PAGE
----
This females mouth was puffed out and her lips were held tightly together. It looked like she was burbling. After a few days her mouth darkened. After the mouth darkened she seemed to open her mouth slightly and take in water. Looking through the bottom of her mouth I spotted what looked like eyes. I counted fourteen. Imagine how surprised I was when seven fry popped out of her mouth two weeks later. The female was left with the fry for one week, then put back in the 200-liter aquarium.

The very next month this same female was brooding again. The same thing happened as above, but no fry or eyes were spotted in the buccal cavity. This time eleven fry appeared.


It wasn’t until five months later that I happened to notice the male dash into a clay pot, and a female followed him. The clay pot was lying on its side with the clear plastic box from a filter sitting in front of the opening. I couldn’t believe my eyes. I saw the actual spawning take place. The female and male would move slowly in circles, head to tail. The female would deposit the egg and the male would fertilize it. Then she would dash under him and pick up the egg. I never actually saw the eggs, because there was always a fish in the way.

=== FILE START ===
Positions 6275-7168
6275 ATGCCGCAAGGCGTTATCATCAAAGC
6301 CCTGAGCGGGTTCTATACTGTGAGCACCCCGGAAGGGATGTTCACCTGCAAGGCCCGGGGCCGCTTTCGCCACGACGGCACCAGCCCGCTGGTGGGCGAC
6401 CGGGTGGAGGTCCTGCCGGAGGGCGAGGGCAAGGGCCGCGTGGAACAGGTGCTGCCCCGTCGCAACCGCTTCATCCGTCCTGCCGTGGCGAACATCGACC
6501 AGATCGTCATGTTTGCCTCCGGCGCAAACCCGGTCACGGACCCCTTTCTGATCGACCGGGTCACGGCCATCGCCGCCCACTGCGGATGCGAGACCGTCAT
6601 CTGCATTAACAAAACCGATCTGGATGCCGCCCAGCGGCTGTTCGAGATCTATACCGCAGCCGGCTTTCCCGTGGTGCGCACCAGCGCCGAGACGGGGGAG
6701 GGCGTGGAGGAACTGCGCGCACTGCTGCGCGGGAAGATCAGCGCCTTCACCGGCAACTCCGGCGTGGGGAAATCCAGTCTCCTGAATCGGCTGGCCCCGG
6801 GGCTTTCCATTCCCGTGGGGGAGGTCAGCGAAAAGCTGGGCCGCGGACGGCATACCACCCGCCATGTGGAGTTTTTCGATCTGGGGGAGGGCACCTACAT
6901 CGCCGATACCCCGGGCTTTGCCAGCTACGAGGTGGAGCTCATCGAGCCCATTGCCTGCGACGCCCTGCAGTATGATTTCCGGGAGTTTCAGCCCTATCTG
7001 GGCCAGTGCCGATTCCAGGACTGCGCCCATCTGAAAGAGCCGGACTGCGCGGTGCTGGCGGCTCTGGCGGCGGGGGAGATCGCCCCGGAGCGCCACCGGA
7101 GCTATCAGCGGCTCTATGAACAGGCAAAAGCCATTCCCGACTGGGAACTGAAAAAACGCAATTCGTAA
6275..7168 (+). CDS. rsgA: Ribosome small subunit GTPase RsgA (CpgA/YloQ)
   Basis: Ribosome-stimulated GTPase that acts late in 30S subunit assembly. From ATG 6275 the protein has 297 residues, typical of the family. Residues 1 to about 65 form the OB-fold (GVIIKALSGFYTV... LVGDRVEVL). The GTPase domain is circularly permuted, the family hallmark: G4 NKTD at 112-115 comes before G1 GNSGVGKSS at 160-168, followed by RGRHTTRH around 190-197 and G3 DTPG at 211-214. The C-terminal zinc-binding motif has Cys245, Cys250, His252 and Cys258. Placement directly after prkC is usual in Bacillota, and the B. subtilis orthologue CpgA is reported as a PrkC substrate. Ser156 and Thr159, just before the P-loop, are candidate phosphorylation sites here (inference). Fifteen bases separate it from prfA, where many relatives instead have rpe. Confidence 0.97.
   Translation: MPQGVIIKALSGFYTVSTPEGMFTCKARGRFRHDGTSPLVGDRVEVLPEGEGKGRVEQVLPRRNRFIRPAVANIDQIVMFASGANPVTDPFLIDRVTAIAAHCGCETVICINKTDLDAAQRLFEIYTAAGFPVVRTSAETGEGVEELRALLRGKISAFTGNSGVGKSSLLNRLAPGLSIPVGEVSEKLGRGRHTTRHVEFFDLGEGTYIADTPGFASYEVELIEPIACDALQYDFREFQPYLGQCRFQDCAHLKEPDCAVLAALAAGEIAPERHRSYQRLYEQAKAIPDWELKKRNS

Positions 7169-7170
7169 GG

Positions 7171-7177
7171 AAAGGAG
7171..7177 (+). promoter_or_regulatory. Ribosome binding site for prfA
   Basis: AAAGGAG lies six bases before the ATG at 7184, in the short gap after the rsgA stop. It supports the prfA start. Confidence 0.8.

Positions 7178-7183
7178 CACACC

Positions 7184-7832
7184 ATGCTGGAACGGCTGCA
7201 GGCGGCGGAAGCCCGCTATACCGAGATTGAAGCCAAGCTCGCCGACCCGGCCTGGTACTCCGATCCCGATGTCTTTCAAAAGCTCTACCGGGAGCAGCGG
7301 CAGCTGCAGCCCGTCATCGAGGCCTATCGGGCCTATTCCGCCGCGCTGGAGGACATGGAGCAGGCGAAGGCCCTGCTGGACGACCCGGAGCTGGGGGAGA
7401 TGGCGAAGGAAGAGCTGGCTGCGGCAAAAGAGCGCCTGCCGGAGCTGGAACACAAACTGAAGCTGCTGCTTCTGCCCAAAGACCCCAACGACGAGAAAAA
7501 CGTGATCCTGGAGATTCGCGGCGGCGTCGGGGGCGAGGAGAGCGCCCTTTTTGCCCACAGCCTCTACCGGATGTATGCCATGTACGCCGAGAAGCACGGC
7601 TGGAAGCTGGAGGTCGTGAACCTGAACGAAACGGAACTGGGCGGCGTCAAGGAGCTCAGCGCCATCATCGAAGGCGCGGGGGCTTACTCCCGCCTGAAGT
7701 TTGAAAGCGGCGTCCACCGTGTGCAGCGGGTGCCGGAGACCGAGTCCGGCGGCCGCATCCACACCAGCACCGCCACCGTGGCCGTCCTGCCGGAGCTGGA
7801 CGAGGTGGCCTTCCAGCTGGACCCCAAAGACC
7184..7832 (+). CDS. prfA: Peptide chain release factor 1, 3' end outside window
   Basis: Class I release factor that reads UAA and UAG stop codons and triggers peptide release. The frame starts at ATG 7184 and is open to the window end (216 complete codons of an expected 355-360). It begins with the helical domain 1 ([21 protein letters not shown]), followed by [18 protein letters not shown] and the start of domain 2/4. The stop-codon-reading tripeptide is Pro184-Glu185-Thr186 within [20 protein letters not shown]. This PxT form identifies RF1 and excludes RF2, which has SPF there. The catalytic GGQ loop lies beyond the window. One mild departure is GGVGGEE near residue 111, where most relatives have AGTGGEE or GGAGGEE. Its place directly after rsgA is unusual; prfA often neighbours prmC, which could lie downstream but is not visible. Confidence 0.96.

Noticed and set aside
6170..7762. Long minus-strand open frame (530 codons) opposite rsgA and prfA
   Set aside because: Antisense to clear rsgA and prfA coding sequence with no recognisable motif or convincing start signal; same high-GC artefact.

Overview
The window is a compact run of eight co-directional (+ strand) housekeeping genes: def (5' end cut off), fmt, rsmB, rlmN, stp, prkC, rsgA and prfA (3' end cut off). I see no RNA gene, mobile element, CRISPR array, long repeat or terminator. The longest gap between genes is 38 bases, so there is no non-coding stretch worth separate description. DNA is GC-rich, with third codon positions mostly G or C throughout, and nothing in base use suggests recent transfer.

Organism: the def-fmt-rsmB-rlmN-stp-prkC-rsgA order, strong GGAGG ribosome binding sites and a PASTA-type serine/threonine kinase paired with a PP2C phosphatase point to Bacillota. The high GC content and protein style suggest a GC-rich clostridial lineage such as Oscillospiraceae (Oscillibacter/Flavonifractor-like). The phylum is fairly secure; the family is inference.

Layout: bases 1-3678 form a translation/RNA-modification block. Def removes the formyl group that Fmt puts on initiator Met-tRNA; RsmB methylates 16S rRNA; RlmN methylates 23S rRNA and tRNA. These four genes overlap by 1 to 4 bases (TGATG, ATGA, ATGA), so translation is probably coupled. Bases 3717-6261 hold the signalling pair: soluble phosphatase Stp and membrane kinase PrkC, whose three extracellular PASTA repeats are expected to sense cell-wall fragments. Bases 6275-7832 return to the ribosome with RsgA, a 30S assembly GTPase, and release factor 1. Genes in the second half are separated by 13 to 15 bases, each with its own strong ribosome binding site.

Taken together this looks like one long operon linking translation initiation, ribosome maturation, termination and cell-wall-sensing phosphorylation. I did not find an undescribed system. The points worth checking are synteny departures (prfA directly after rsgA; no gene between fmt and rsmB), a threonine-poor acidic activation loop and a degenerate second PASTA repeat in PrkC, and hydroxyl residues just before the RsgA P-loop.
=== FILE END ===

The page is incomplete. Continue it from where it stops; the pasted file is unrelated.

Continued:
This was the same female that spawned twice before. I know this because this particular fish has a break in one of her dark lines and the rest in the tank don’t. After a day she was moved to brood in a 40-liter aquarium. On day 20 she released her brood for the first time. I counted 20 fry.

When the fry were first released, they were a black color. It took until the next day before they all turned yellow and looked like the female. In less than a month, this very same female was once again brooding.


For the first two spawns I fed crushed pellets and crushed flakes, and baby brine shrimp. After the first week they were able to eat the small pellets without being crushed. Then frozen brine shrimp was added to their diet

For the third spawn, micro worms were fed for the first week. Then Grindal worms and flakes were added to their diet. Then pellets and white worms. This third spawn has grown much faster than the first two. They also seem more active.


In conclusion, these are very interesting fish to work with. A very large aquarium is a must, with many hiding places. Watching their behavior and the care of the eggs and fry by the female proved to be worth the trouble of raising them.


Axelrod, Dr. Herbert R.; Burgessm Dr. Warren E. 1993. African Cichlids of Lakes Malawi and Tanganyika, Thirteenth Edition. T.F.H. Publications, Inc.

Axelrod, Dr. Herbert R.; Burgess, Dr. Warren E.; Pronek, Neal; and Walls, Jerry G.: Dr. Axelrod’s Atlas of Freshwater Aquarium Fishes, Third Edition. T.F.H. Publications 1989. ?